12 And God said, “This is the sign of the covenant I am making between me and you and every living creature with you, a covenant for all generations to come: 13 I have set my rainbow in the clouds, and it will be the sign of the covenant between me and the earth. 14 Whenever I bring clouds over the earth and the rainbow appears in the clouds, 15 I will remember my covenant between me and you and all living creatures of every kind. Never again will the waters become a flood to destroy all life. 16 Whenever the rainbow appears in the clouds, I will see it and remember the everlasting covenant between God and all living creatures of every kind on the earth.” (New International Version).

The Greek word πορφυρέην (porphyreen), used to describe the rainbow at Iliad 17.547, is usually translated as some form of “dark” in order to emphasize the approaching storm, but the word is more generally associated with the color purple. The English word “porphyry,” derived from πορφυρέη (porphyree), refers to the color purple and, in particular, to a deep purple igneous rock prized by the ancients for its decorative quality. Especially associated with royalty, the rock was known as “imperial” porphyry and was often used in sculptural depictions of Roman emperors and for their sarcophagi, such as the sculpture of the Tetrarchs, sacked from the Byzantine Philadelphion palace in 1204, and now at the Treasury of St. Marks, Venice and the sarcophagus of Helena, the mother of the emperor Constantine, now in the Vatican Museum.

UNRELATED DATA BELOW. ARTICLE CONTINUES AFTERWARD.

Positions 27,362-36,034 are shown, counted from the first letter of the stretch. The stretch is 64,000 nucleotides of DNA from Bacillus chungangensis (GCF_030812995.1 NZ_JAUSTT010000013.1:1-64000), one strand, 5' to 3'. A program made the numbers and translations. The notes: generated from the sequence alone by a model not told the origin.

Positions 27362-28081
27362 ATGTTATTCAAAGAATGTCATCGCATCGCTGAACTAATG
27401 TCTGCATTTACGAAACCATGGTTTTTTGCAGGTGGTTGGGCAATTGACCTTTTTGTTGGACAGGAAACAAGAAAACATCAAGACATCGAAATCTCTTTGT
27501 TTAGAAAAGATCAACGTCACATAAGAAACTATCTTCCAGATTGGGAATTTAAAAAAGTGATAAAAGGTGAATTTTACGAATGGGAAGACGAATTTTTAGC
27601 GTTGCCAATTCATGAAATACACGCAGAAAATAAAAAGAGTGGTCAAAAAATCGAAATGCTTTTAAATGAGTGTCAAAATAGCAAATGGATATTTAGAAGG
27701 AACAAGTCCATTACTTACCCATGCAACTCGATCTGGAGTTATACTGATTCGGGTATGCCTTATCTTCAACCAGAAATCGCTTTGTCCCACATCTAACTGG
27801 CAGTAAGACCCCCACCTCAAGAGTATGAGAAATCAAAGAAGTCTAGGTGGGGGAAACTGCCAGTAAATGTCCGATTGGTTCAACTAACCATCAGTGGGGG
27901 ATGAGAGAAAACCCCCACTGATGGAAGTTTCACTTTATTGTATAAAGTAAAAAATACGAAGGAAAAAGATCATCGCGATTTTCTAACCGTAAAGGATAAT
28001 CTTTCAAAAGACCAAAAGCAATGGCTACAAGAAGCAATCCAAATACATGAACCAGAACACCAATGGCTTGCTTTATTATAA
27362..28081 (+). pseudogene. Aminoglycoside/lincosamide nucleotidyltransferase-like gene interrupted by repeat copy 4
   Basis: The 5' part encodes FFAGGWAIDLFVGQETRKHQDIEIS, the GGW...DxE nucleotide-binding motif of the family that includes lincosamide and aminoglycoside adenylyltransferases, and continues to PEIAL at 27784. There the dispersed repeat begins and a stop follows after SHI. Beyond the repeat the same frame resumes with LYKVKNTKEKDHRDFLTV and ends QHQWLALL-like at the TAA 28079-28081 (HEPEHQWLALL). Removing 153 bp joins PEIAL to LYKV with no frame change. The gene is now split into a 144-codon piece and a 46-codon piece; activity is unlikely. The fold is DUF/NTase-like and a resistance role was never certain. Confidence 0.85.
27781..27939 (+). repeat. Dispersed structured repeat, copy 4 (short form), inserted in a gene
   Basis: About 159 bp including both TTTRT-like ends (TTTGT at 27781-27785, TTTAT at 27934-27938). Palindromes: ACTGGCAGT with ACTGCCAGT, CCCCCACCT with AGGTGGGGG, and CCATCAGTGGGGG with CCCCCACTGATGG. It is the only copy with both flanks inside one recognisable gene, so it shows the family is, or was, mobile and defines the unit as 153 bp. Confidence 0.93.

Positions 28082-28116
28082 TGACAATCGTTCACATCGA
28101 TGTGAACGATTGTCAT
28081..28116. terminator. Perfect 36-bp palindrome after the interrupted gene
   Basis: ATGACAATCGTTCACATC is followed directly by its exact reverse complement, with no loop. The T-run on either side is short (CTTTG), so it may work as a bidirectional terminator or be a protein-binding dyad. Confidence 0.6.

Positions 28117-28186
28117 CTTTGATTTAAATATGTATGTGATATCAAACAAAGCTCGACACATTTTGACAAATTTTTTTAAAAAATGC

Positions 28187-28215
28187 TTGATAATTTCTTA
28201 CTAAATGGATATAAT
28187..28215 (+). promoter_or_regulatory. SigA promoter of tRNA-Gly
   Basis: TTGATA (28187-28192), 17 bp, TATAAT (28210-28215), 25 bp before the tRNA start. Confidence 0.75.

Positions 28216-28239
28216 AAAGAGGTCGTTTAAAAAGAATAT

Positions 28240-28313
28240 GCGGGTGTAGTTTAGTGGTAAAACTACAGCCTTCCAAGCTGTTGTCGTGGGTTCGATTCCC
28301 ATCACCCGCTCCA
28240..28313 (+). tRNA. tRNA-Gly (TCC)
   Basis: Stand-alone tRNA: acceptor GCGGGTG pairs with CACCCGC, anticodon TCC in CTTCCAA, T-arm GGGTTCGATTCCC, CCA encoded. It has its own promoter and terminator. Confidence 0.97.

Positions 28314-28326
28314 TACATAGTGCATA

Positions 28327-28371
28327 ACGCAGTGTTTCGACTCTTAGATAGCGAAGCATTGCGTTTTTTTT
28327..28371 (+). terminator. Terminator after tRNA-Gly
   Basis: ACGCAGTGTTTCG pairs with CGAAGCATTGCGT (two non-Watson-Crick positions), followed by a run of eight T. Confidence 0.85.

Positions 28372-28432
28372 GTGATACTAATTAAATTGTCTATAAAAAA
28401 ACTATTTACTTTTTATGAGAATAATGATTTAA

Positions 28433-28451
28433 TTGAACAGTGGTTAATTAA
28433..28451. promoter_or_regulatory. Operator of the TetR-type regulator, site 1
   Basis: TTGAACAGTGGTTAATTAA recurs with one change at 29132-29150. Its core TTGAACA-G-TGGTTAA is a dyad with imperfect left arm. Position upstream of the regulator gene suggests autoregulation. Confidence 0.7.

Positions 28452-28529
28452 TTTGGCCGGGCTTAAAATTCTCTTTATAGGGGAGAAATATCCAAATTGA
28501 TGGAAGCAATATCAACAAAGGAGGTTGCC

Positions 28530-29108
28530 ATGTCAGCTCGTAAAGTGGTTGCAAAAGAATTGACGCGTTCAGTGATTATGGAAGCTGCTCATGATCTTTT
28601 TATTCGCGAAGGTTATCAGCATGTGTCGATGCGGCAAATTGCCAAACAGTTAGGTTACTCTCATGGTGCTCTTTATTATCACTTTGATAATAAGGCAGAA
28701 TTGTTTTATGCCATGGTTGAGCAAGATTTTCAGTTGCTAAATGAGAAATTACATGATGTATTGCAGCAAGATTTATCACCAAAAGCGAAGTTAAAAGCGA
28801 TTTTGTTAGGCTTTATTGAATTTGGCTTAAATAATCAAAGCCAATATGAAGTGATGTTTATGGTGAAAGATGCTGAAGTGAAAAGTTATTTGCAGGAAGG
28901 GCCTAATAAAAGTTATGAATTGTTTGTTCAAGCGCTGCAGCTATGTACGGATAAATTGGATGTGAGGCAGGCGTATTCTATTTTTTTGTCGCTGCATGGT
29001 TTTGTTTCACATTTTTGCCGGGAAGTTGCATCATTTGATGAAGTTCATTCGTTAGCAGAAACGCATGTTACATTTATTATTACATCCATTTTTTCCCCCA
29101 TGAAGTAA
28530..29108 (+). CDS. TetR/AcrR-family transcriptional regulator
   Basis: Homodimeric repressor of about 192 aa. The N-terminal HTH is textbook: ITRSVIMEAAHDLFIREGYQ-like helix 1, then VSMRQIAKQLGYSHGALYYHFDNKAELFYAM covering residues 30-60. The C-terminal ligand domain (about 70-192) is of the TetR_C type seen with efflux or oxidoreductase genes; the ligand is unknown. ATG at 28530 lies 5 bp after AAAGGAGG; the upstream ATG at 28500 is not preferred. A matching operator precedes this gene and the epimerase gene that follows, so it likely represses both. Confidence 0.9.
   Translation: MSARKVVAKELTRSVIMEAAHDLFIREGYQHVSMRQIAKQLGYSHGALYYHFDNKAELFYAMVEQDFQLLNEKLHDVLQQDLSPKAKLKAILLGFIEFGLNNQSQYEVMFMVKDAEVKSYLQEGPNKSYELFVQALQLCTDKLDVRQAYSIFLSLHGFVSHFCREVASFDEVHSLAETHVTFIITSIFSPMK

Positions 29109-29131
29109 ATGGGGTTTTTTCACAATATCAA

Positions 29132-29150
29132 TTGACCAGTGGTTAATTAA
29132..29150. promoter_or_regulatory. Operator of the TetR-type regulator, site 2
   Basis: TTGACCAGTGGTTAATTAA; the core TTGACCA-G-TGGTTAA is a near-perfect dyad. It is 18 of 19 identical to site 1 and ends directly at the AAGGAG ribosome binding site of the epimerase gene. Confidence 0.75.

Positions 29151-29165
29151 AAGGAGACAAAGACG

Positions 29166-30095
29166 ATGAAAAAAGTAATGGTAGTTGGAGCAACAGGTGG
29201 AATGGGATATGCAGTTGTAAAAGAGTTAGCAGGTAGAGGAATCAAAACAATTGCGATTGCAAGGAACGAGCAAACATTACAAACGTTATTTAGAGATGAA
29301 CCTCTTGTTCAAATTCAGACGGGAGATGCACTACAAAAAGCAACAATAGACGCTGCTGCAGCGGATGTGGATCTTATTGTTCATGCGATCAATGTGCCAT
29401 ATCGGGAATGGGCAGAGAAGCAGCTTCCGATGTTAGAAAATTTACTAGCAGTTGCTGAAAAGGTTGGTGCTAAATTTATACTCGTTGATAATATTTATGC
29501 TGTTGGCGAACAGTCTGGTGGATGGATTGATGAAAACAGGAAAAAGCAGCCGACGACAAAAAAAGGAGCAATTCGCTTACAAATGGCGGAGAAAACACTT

While Iliad 17.547–552 is the only place in Homer that the word ἶρις (iris) refers specifically to the rainbow, the goddess herself appears several times as messenger in the Iliad (but never in the Odyssey). Like many of the Greek deities she is anthropomorphic and is described by a number of epithets which refer to her feet in her role as messenger, including ποδήνεμος (“wind-footed” 5.353); ἀελλόπος (“storm-footed,” 24.77); and πόδας ὠκέα (“swift-footed,” 3.129, an epithet which she shares with Achilles, the hero of the Iliad. One epithet, χρυσόπτερον (“golden winged,” 11.185), stands out for its association of the goddess with a color, but nowhere in the Iliad is the goddess Iris described as multi-colored like the rainbow. Nevertheless, the Greek use of the same word to refer to both goddess and rainbow makes the two synonymous. Linguistically, at least, Iris is the rainbow and the rainbow is Iris. Like other Greek deities, then, Iris is a nature deity and is a personification of a natural phenomenon.